Herring calls for reform of Virginia’s cash bail system

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RICHMOND, Va. — Virginia’s top prosecutor is calling for changes in the cash bail system, saying it’s unfairly hurting people who can’t afford to post bond.

Attorney General Mark Herring sent a letter to the Virginia State Crime Commission, which is currently working on a study about the pretrial process.

The letter says the Commonwealth needs to look at how low-risk offenders are handled in the system. These are people who aren’t considered a threat to the public. Herring explains the way bonds work right now is “causing Virginians to risk losing their driver’s licenses, jobs and family connections if they cannot pay hundreds of thousands of dollars” to post bond.

“I was concerned about the disparities I saw, how Virginia’s current system disproportionately impacts people who are poor and people who are of color,” he said in an interview. “We can’t have a criminal justice system that dispenses fairness and freedom based on wealth.”

study pointed to in the letter show 450,000 Americans are awaiting trial across the country, many because they can’t afford to pay bail.

Herring hopes the Virginia State Crime Commission study will identify how many Virginians are being held in jail because of this. He says the costs to keep offenders behind bars before trial can add up too.

“It costs about $85 a day to keep someone in jail, whereas if someone is under pretrial supervision, it costs about $3 a day. So there’s a real cost savings there if we can do this,” Herring explained.

The memo also suggests crime commission should consider that there is no “methodology to determine an appropriate amount of bail” in Virginia. Some of the things Herring says should be looked into, includes how pretrial service providers calculate a defendant’s likelihood of failing to appear in court and whether they’re a danger. Also, he thinks they should consider whether counsel for defendants or commonwealth’s attorneys should be in court when bail decisions are made.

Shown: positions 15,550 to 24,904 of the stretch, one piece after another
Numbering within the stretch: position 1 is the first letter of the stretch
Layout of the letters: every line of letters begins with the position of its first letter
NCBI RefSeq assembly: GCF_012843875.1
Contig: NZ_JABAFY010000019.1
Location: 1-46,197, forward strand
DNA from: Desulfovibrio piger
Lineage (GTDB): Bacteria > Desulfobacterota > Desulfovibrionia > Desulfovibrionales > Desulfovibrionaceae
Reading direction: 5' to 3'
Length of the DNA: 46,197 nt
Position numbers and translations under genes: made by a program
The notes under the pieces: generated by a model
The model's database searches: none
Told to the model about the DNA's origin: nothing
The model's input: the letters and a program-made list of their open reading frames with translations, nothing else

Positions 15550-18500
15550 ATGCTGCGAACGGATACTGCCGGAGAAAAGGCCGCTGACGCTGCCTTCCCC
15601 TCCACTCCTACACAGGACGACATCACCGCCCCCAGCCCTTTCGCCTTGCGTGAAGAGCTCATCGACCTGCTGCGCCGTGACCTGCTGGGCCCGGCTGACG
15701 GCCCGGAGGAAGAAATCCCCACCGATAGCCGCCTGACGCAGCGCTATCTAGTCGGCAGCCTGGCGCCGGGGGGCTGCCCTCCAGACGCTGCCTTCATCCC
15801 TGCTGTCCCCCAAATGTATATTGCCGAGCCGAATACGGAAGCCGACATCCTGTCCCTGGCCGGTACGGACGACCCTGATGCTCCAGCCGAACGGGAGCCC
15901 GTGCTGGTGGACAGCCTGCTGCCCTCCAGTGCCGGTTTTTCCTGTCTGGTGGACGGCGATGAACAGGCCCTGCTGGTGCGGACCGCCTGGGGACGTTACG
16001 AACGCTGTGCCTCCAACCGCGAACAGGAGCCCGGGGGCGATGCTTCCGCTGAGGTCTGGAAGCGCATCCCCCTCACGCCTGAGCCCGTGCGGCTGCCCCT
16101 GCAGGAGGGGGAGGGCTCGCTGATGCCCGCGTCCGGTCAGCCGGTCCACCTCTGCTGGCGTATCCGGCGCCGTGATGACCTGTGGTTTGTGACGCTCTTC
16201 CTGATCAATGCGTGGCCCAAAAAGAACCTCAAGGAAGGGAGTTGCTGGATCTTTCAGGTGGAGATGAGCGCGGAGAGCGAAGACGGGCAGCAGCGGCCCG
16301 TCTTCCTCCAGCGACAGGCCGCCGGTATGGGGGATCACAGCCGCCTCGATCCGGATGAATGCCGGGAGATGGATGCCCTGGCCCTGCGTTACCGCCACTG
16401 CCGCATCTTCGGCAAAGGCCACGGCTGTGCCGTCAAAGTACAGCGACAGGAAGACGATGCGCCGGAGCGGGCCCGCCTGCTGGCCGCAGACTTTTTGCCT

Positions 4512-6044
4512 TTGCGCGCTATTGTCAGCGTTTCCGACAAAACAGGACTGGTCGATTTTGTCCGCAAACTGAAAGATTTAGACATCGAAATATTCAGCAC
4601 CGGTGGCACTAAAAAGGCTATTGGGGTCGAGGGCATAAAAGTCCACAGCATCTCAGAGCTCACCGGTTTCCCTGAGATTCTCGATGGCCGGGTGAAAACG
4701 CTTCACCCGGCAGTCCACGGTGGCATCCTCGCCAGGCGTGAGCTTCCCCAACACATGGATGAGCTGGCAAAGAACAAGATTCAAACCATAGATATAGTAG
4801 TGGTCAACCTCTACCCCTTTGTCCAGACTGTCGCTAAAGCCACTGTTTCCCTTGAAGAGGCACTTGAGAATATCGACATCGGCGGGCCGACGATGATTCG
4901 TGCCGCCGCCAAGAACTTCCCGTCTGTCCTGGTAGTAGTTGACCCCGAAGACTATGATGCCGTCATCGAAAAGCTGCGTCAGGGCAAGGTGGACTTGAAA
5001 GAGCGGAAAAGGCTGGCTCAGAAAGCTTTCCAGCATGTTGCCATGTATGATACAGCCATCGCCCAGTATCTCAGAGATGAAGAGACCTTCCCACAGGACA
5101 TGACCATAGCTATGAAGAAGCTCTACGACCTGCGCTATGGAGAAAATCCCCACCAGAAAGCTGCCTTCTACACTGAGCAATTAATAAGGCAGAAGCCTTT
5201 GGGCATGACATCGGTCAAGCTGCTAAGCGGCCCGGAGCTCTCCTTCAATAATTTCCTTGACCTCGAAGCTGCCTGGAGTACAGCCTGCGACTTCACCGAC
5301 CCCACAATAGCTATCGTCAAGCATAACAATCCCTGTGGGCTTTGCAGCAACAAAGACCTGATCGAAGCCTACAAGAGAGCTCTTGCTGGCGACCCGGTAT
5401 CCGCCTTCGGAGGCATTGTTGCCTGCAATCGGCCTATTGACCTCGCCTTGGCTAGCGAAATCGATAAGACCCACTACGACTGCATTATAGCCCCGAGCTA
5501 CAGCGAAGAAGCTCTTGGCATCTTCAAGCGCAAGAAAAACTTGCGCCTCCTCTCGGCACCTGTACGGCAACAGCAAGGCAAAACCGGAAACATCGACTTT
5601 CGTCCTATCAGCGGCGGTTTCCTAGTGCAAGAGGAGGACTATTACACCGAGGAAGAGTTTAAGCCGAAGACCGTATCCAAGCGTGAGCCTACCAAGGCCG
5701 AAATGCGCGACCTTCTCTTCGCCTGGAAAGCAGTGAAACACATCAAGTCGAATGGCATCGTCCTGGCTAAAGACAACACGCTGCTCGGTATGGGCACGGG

The letter doesn’t specially address how bail bondsmen play in the system. There was mixed reaction from bondsmen after Richmond’s Commonwealth’s Attorney, Mike Herring, made a recommendation to do away with cash bonds.

For Richmond, the decision is still up to the judges in the end. Herring said in a previous interview, the guidance suggested if someone is deemed a risk to the community, they’ll ask that the individual is held in jail instead of having a bond bail. If the defendant isn’t a great risk, prosecutors with the office are recommended to ask that they are released on pretrial conditions. Mike Herring said he saw no correlation between “money and risk” in terms of these conditions.  

Members of the Virginia Bail Association are participating in the Virginia State Crime Commission study on the pretrial process. In a statement, President Dave Bourne said, “Our objective is to become part of the solution by working with the Attorney General, Virginia State Crime Commission, Department of Criminal Justice Services, and the State Legislature. Together, we can reform the system into something that will benefit all Virginians.  We at the Virginia Bail Association agree that the current system does need reform, but any adjustments to the current system should be made based on current data, and data that is specific to the Commonwealth of Virginia.”

The Virginia State Crime Commission is expected to go over the study during its November 8 meeting.

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